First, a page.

The District Schools iij
tained a whipping-post set firmly in the schoolroom floor. To this post offenders were tied and whipped in the presence of their mates. It is also related that the schoolroom walls, as time went on, became marred with dents made by ferules hurled at misbehaving pupils' heads with an aim that sometimes proved untrue.
Occasionally a teacher did not punish at all by main strength, but resorted to moral suasion. Horace Greeley tells of attending a New Hampshire district school of sixty or seventy pupils about 1815, the master of which rarely or never struck a blow. He governed instead by appeals to his scholars' nobler impulses. When the master left at the close of his second term, a general attendance of parents on his last afternoon, and a rural feast they provided of boiled cider and doughnuts attested the emphatic appreciation of his worth. Another master of this gentler type held sway in Belchertown, Massachusetts, a little earlier. If his scholars became noisy, he would stamp his foot and cry out, " Children, if you do not behave better, I will go right off and leave you !' and the children would be frightened into orderly quiet.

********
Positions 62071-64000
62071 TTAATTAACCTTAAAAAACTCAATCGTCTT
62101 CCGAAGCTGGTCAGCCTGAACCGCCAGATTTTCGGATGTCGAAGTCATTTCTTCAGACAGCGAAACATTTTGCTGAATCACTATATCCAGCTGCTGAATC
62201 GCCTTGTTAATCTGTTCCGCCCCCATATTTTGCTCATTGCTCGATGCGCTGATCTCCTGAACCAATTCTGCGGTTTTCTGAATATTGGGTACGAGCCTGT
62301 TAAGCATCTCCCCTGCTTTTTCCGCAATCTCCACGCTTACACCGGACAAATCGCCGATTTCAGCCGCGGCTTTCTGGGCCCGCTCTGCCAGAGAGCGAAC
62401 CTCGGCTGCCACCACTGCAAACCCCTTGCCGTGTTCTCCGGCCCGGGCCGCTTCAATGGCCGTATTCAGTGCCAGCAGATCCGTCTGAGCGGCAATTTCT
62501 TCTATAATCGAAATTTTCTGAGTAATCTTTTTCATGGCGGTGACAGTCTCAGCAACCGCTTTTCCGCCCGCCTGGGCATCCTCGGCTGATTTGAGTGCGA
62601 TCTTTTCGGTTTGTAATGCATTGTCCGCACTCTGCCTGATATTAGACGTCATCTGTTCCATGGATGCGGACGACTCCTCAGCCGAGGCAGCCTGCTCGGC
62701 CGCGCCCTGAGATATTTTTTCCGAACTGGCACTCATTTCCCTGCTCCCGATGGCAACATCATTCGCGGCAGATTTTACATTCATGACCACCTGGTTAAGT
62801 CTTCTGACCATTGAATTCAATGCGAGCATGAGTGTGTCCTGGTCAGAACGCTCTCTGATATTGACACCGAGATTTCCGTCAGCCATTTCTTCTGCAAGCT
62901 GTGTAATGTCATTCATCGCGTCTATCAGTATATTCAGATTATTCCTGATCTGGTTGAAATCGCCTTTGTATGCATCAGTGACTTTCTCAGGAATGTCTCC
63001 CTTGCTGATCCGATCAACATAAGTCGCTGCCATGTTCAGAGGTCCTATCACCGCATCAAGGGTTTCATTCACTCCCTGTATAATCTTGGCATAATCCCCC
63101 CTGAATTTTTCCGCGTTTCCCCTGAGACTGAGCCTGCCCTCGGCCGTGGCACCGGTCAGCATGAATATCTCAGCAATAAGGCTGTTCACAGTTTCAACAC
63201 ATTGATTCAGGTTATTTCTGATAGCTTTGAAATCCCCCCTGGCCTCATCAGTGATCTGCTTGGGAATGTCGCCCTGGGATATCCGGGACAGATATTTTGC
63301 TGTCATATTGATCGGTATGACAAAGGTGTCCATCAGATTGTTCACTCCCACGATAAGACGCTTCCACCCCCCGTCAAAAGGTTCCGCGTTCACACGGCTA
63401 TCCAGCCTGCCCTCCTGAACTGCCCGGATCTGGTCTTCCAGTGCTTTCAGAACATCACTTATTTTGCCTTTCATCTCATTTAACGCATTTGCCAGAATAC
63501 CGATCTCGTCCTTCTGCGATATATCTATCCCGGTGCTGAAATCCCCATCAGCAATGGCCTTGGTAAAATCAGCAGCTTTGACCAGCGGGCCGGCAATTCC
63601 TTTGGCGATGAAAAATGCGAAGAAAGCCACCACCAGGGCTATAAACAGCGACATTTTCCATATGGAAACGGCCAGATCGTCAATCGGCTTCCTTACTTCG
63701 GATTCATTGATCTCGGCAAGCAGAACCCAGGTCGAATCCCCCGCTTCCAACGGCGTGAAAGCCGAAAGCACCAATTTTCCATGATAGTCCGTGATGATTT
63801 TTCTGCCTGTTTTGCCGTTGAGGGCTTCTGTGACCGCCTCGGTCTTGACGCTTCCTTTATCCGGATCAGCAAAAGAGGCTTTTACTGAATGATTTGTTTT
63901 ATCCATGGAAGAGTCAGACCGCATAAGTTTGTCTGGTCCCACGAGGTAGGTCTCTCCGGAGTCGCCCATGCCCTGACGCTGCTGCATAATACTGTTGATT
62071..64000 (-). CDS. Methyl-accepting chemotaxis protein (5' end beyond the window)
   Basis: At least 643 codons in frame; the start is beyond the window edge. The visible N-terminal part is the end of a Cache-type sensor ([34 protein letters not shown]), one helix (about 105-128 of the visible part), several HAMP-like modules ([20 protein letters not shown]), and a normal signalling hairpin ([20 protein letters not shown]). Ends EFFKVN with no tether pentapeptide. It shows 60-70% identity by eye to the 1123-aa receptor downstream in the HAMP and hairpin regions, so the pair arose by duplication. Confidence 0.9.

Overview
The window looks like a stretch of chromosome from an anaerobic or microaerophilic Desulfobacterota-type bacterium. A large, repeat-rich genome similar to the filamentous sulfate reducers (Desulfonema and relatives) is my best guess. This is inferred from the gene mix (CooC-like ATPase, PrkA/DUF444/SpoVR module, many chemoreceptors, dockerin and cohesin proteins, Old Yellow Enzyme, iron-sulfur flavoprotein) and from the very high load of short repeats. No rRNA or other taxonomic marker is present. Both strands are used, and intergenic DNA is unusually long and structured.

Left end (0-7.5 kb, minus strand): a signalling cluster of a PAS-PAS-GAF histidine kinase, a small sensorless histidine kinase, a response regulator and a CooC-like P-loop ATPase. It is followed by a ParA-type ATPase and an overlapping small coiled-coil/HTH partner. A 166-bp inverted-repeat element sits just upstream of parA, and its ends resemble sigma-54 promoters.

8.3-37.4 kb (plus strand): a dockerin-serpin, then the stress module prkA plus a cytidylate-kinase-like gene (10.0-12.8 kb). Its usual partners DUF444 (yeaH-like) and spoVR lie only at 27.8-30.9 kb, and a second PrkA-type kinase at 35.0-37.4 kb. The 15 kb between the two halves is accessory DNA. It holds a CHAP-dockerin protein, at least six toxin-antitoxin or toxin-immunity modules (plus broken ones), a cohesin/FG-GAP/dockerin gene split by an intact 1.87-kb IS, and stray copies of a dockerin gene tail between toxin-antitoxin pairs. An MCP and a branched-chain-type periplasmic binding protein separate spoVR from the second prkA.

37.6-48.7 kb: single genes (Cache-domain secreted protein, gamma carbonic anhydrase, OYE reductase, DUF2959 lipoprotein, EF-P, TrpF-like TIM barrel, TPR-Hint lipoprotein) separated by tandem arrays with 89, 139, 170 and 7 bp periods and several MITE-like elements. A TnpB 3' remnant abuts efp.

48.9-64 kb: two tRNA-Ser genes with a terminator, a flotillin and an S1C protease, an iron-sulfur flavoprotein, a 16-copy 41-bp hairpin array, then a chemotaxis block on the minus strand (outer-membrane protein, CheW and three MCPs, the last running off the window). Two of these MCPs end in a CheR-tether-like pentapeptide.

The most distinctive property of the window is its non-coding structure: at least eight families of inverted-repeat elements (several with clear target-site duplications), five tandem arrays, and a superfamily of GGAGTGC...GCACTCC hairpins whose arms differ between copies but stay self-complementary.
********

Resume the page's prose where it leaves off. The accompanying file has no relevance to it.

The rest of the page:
To turn again to Horace Greeley's reminiscences, a still more curious bit of school lore is his description of the custom of barring out.
At the close of the morning session of the first of January, and perhaps on some other day that the big boys chose to consider or make a holiday, the moment the master left the house in quest of his dinner, the little ones were